Similar to the formulas used in Excel, Resolver formulas perform calculations using numeric data drawn from select lists, numeric fields, other formulas, or workflow states.
To perform the calculations on this data, administrators create variables that represent the fields, formulas, or states. These variables are then added to a code, along with an operator (a character in programming and mathematics that represents an action such as add, subtract, or multiply) and/or a function (a block of code that performs an action, such as calculating the sum of all values). If the code is valid, the formula produces a numeric result which can be used to draw conclusions (e.g. KRI Status, Estimated Damage, Net Loss, or Average Impact).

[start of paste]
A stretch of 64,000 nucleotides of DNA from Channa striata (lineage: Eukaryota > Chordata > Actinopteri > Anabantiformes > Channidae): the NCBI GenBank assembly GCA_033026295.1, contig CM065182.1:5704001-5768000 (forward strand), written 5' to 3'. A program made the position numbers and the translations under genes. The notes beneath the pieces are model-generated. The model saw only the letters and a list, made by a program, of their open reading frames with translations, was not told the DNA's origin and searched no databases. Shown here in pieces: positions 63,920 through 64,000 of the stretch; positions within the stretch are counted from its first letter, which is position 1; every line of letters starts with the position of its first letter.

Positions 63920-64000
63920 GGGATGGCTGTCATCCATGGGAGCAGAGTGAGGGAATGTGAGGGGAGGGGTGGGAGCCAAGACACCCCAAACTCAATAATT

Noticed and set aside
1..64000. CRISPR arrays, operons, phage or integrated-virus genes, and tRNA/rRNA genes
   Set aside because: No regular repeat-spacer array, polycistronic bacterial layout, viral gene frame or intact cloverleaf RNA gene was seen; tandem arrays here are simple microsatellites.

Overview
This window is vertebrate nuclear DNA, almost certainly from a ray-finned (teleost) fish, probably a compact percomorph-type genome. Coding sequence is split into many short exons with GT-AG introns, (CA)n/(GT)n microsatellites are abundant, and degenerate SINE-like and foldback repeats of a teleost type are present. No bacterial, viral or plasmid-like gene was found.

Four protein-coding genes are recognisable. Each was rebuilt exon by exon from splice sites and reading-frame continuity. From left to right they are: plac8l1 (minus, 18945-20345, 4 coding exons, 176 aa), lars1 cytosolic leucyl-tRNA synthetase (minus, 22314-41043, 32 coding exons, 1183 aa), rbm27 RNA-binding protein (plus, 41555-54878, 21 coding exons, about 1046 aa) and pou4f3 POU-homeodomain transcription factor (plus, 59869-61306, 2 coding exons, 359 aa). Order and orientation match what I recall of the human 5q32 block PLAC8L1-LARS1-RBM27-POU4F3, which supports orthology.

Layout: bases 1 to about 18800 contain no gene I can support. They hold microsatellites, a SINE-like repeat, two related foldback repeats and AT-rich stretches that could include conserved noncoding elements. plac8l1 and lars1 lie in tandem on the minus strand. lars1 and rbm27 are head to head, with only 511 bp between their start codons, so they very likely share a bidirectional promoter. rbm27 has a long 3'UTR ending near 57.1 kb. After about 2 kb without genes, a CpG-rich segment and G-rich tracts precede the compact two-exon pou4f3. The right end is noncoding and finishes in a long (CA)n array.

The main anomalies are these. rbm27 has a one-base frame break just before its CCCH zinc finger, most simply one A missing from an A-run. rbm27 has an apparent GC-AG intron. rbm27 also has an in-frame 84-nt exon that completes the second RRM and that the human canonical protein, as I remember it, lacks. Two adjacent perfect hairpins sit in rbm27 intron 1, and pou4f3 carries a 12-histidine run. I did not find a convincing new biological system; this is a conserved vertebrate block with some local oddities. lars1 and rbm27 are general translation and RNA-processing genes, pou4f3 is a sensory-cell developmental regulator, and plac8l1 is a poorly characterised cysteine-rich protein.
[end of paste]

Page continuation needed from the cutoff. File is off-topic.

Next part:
Formulas can be used in a number of components, including:
- A condition on a workflow transition to control whether an object is moved to another state;
- A configurable form as a form element with multiple display options;
- A rule on a configurable form section to control section visibility; and
- A data visualization to display formula data in a chart, table, heat map, or data grid.
Before a formula result can be displayed on a form or data visualization, it must be added to an object type as a component. Note, however, that it's still possible to pull data from formulas on a data visualization, condition, or as a variable in another formula, even if the formula results aren't displayed on a form. See Add Formulas to an Object Type for more information.
|When an incident involves a vehicle, a formula that estimates a vehicle’s damage as Low, Medium, High, or Very High would help managers know whether or not they should escalate the incident. To create the formula, you add a relationship that links Incidents back to the Vehicle object type, then create an “Estimated Vehicle Damage” formula that uses the Blue Book Value numeric field on the Vehicle object to estimate the severity of the damage.|